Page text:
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Are array of pointers to different types possible in c++? with example please)

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7 Answers

up vote 4 down vote accepted

C++ is C with more stuff. So if you want to do it the C way, as above you just make an array of void pointers

void *ary[10];
ary[0] = new int();
ary[1] = new float();

DA.

If you want to do things the object oriented way, then you want to use a collection, and have all the things you going to be adding to the collection derive from the same base object class that can be added to the collection. In java this is "Object", C++ has no base object built in, but any collection library you use will have such a thing that you can subclass.

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Given what you showed, how in the world are you to find out what types those pointers actually point to? –  sbi Oct 16 '09 at 20:34
    
well, firstly, that wasn't the question, but to answer, there's all sorts of ways. 1) you can have a parallel array with the type encoded in it. 2) you can make the array elements structures of a type variable and a union with all the different kinds of things you might want to put in there. There's 2 just off the top of my head. I'm sure somebody else can come up with slicker alternatives. –  stu Oct 20 '09 at 18:54
    
@sbi: and you can also use RTTI. –  kriss Feb 25 '10 at 23:39
    
@kriss: No, you can't. RTTI only works within polymorphic class hierarchies. Given a void*, the runtime system gives you nothing to find out what it points to. –  sbi Feb 26 '10 at 12:48
    
@sbi: you are right. If he want's to use RTTI the OP should put all his structures in a common class hierarchy, however the base class can still be quite empty. Well, that's not much better than using a union plus a discriminating enum type. –  kriss Feb 26 '10 at 17:39
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Usually if you want to have a collection of different "types" of pointers, you implement it in a way where they derive off a base class/interface and store a pointer to that base. Then through polymorphism you can have them behave as different types.

class Base
{
public:
    virtual void doSomething() = 0;
};

class A : public Base
{
    void doSomething() { cout << "A\n"; } 
};

class B : public Base
{
    void doSomething() { cout << "B\n"; } 
};

std::vector<Base*> pointers;
pointers.push_back(new A);
pointers.push_back(new B);
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I like this answer. I would add that you can also query which type is which dynamically, using dynamic_cast... Though some would argue that's a bad thing. :-) –  asveikau Oct 16 '09 at 19:05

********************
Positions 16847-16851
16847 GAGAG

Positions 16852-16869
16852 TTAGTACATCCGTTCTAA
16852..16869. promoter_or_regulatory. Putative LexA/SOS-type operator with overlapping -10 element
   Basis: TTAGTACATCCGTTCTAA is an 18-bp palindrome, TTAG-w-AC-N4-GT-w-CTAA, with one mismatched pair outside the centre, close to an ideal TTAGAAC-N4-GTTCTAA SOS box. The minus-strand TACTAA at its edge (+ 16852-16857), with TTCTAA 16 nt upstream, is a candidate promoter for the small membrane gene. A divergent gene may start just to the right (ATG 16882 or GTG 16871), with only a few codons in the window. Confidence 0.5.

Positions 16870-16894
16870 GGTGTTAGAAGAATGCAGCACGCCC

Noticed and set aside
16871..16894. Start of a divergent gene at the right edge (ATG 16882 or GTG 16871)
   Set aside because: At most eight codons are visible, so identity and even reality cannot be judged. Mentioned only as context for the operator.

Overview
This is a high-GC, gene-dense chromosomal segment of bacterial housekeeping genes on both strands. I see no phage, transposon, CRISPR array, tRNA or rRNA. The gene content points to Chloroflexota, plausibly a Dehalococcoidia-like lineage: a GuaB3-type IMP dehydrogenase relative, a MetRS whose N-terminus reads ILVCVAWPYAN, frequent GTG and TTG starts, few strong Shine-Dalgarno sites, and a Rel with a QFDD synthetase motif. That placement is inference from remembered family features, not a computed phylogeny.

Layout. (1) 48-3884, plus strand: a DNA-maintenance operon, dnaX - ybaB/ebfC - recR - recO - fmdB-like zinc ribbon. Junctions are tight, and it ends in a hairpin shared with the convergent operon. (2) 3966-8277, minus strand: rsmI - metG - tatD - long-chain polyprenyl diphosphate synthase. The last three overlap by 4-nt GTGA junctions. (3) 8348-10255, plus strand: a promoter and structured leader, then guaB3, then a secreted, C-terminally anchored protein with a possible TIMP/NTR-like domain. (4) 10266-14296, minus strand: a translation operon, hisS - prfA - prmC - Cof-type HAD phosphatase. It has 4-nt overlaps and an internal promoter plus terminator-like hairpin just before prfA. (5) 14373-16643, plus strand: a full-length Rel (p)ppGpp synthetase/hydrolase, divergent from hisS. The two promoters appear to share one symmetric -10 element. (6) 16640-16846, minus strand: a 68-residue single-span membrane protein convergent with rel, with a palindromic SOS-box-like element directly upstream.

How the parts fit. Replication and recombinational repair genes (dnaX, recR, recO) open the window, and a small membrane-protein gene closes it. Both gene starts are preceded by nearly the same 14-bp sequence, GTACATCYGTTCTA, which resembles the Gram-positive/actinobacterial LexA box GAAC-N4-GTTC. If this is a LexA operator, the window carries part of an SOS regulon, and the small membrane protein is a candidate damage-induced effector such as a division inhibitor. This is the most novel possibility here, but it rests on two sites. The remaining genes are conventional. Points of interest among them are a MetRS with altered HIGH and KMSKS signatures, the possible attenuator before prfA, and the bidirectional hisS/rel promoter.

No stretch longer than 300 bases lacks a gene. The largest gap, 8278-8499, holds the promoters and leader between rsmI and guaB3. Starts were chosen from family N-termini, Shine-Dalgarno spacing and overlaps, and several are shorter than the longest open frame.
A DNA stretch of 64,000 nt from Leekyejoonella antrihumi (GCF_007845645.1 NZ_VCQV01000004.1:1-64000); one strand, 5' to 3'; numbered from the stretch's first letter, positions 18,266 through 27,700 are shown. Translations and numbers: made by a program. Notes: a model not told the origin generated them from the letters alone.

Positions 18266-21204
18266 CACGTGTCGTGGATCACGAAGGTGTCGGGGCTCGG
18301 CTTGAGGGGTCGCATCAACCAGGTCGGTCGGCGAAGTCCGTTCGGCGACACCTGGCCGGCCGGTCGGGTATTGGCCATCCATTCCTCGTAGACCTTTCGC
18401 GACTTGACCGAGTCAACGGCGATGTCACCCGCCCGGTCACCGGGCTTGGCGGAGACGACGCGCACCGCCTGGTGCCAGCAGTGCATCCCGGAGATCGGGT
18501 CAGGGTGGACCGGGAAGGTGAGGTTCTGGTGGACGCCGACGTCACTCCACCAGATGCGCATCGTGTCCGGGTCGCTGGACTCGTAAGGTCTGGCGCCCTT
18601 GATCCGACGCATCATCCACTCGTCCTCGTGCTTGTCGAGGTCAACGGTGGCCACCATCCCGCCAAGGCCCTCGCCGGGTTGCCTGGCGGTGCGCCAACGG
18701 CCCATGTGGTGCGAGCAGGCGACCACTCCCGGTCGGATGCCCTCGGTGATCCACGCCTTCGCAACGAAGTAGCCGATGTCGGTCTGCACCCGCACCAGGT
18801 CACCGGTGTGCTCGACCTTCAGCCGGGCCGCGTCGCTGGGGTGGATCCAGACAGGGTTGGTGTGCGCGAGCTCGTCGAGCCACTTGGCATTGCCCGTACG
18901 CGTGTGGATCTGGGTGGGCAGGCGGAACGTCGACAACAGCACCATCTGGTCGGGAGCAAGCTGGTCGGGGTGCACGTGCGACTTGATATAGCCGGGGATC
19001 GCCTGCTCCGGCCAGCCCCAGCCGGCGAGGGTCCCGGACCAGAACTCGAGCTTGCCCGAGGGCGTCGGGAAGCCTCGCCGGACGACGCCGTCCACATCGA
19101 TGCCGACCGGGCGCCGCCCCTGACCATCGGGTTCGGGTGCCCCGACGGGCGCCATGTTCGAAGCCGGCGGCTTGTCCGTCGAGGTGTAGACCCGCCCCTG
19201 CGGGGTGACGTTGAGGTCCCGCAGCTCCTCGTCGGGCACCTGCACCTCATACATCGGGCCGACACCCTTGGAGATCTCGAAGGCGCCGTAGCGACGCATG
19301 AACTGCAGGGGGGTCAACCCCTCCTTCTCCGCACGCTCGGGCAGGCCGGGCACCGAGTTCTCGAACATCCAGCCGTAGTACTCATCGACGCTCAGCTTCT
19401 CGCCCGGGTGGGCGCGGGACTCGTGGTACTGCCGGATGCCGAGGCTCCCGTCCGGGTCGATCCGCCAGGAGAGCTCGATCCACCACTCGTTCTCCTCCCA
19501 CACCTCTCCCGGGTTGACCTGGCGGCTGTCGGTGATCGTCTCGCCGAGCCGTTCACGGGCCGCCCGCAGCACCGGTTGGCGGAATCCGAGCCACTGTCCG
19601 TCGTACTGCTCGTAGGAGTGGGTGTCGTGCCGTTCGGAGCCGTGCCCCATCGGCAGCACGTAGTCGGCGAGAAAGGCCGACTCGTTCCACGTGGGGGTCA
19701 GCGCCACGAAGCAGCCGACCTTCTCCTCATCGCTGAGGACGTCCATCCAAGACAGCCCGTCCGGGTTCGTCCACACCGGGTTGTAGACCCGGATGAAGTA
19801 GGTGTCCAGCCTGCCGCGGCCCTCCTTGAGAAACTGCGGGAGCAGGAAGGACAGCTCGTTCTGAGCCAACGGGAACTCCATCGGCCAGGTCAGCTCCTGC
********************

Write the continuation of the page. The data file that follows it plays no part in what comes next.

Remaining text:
@asveikau: A dynamic_cast is, basically, a switch over types. And Switching over types is just a sign of (irrational) fear of polymorphism. When you're tempted to do that, use virtual functions instead. –  sbi Oct 16 '09 at 20:37
    
I vote dynamic_cast being a bad thing :-) –  stu Oct 20 '09 at 18:54
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An array of pointers to void has already been mentioned. If you want to make it practical and useful, consider using an array (or, better, vector) of boost::any.

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... if you use a void *, it's easy ;-)

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can you give little example?)) –  SomeUser Oct 16 '09 at 18:59
9  
and lead to potentially explosive situations! –  CookieOfFortune Oct 16 '09 at 18:59
2  
char *c_string = "Hello World"; MyCPlusPlusClass *obj = new MyCPlusPlusClass(); void *SomeArray[] = {c_string, obj}; If course, you'd damn well better have a way of remembering what's what. :-) –  asveikau Oct 16 '09 at 19:01
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Yes. Two ways:

• Pointers to a base class type, which point to objects of types derived from that base type.
• Untyped void * pointers, which must be cast manually to the actual object types they point to.

The first approach is standard object-oriented programming.

The second approach is useful for low-level programming (e.g., device drivers, memory management libraries, etc.), and is considered dangerous and suitable only for programmers who know exactly what they're doing. Obviously, it requires additional bookkeeping info to tell you what each pointer's real type is.

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Yes; just cast your pointers in the array to whatever type you want them to refer to.

Alternately, you could make your array an array of a union (with the union elements being the differing pointer types).

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#include <stdio.h>

int main(void)
{
  void * ptr[2];
  int *a;
  int b;

  ptr[0] = "[0] = \"This is a string & c does it better\", [1] = ";
  *a = 2;
  ptr[1] = a;
  b = *((int *) ptr[1]);
  printf("%s",  (char *) ptr[0] );
  printf("%i\n", b );

  return 0;
}
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